Last week while quoting various requests from U.S. clients, we seemed to be fighting against a force greater than us: a rise in the price of olive oil coming from the law of supply and demand.
Two factors came into effect:
 – An adjustment for the possibility of a relatively smaller olive oil harvest for fall 2014*
 – The large seasonal forward purchases from Italian companies that re-sell Spanish olive oil to the American market (under Italian brands)
Although most olive oil brands seen on American supermarket shelves appear to be Italian and Greek, a lot of the olive oil in the bottles is actually sourced from Spain where 40% of the world’s olive oil is produced. Of the three largest consuming olive oil markets – Italy, Spain, the United States (in that order), only Spain is capable of producing olive oil quantities greater than domestic demand. In fact, at least 300,000 tons of Spanish olive oil are shipped from Spain to Italy every year.
Today, 97% of the olive oil consumed in the United States is imported. We think that over time American olive oil supplies will grow and achieve a very solid price/quality level akin to what happened with American wine over the past 30 to 40 years. Nonetheless, the majority of olive oil will continue to be sourced and imported from Mediterranean countries.
The American olive oil market is very interesting for its growth potential because it has a per capita consumption level that is still quite low. According to some market surveys, only 40% of U.S. households buy any olive oil at all as of year 2014. Compare that to a 100% figure in per capita consumption in the countries of Spain and Italy.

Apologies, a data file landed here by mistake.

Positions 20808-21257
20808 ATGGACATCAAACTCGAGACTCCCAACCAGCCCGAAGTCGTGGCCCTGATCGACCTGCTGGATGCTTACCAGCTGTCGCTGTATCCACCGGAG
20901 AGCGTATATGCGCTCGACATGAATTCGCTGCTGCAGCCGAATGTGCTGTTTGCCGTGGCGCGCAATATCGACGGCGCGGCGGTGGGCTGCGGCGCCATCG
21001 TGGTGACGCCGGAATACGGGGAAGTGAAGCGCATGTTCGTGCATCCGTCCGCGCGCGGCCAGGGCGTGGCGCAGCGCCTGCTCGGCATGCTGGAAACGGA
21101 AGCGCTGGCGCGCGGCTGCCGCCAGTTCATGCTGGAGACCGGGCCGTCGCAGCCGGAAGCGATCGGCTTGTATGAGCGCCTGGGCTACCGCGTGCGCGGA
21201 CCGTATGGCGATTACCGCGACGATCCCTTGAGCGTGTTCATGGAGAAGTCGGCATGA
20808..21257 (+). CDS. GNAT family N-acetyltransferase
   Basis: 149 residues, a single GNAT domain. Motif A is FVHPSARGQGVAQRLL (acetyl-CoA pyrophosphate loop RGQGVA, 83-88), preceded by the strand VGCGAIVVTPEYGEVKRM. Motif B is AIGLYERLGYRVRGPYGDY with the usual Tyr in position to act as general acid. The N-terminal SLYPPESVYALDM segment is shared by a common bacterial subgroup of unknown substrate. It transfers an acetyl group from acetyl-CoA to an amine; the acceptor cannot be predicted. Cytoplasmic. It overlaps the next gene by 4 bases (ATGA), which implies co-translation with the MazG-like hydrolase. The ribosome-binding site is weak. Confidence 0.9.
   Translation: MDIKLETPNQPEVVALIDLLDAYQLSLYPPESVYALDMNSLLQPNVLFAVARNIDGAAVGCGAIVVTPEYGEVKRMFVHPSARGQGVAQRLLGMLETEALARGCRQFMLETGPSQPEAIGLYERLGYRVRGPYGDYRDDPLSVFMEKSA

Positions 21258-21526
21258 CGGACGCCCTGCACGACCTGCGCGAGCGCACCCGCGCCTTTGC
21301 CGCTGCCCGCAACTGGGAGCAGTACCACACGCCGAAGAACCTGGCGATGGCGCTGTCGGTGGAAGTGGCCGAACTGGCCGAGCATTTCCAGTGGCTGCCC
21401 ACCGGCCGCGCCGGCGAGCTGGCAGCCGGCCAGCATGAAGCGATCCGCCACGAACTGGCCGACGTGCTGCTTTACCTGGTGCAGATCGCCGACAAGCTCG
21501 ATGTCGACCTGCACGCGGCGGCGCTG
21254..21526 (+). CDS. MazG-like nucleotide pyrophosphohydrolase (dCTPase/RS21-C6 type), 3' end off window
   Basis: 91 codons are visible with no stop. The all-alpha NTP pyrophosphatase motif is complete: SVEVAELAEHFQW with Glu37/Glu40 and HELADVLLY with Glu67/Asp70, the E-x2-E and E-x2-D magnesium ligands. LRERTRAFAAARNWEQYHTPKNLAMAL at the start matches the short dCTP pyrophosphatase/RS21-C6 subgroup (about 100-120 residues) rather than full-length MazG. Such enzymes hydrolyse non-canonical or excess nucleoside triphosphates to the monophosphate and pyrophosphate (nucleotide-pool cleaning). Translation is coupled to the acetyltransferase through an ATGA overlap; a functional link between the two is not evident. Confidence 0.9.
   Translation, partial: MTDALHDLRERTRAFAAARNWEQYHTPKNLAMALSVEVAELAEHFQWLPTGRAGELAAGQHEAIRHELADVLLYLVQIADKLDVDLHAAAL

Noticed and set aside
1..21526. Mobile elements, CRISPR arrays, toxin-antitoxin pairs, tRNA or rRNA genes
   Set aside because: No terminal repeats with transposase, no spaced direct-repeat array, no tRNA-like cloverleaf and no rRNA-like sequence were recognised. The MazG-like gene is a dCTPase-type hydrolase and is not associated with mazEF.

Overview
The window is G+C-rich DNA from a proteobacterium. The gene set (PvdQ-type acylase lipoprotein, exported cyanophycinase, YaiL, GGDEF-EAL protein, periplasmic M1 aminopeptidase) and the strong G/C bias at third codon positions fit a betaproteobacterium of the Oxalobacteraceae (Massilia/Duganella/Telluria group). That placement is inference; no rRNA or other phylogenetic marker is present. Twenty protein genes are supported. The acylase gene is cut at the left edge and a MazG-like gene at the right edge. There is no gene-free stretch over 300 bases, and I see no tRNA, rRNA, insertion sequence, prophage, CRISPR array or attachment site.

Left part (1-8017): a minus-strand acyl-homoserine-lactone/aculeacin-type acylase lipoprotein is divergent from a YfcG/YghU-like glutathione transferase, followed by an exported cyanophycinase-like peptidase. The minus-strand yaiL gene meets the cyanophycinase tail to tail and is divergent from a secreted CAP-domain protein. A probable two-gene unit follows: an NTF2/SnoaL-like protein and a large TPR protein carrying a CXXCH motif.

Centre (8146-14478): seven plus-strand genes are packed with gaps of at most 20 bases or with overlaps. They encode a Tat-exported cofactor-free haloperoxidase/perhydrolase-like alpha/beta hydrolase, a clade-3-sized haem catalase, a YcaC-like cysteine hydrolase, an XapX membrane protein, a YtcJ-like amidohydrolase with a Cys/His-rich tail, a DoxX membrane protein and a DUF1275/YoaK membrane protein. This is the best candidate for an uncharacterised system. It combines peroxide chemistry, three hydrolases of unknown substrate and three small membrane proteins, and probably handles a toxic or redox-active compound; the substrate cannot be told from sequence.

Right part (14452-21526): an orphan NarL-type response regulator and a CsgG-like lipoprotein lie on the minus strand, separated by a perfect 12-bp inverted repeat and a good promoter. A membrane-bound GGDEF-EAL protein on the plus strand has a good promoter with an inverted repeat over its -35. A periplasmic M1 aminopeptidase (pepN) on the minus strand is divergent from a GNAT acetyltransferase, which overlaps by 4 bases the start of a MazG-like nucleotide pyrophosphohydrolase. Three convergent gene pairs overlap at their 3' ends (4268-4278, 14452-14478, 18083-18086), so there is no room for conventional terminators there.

American olive oil consumption is projected to grow at an annual rate of 5% for the coming years. We at MedOlives hope to see with this growth that the American olive oil user becomes more discerning in the quality of olive oil which would hopefully be the catalyst for two occurences:
[A] – Greater support of American olive oil producers with quality product
[B] – Greater support of quality Spanish olive oil sourced directly from Spain rather than from intermediaries and bottling companies in Italy and Greece (who are at present possibly not delivering the end product in its original form)
The above scenario is the win-win scenario for us at MedOlives. Afterall, the MedOlives owners are American and Spanish and we are perhaps a bit patriotic.
* Note: Spanish olive oil production is maintaining expected levels, but other Mediterranean country producers are behind expected production levels. This speculation is based on the flora of olive trees as of May 2014 which is utilized to predict harvest quantities for Fall 2014.
Data for this blog were collected from our e-mail conversations with our olive oil partners and various articles from the Spanish newspaper “El Pais”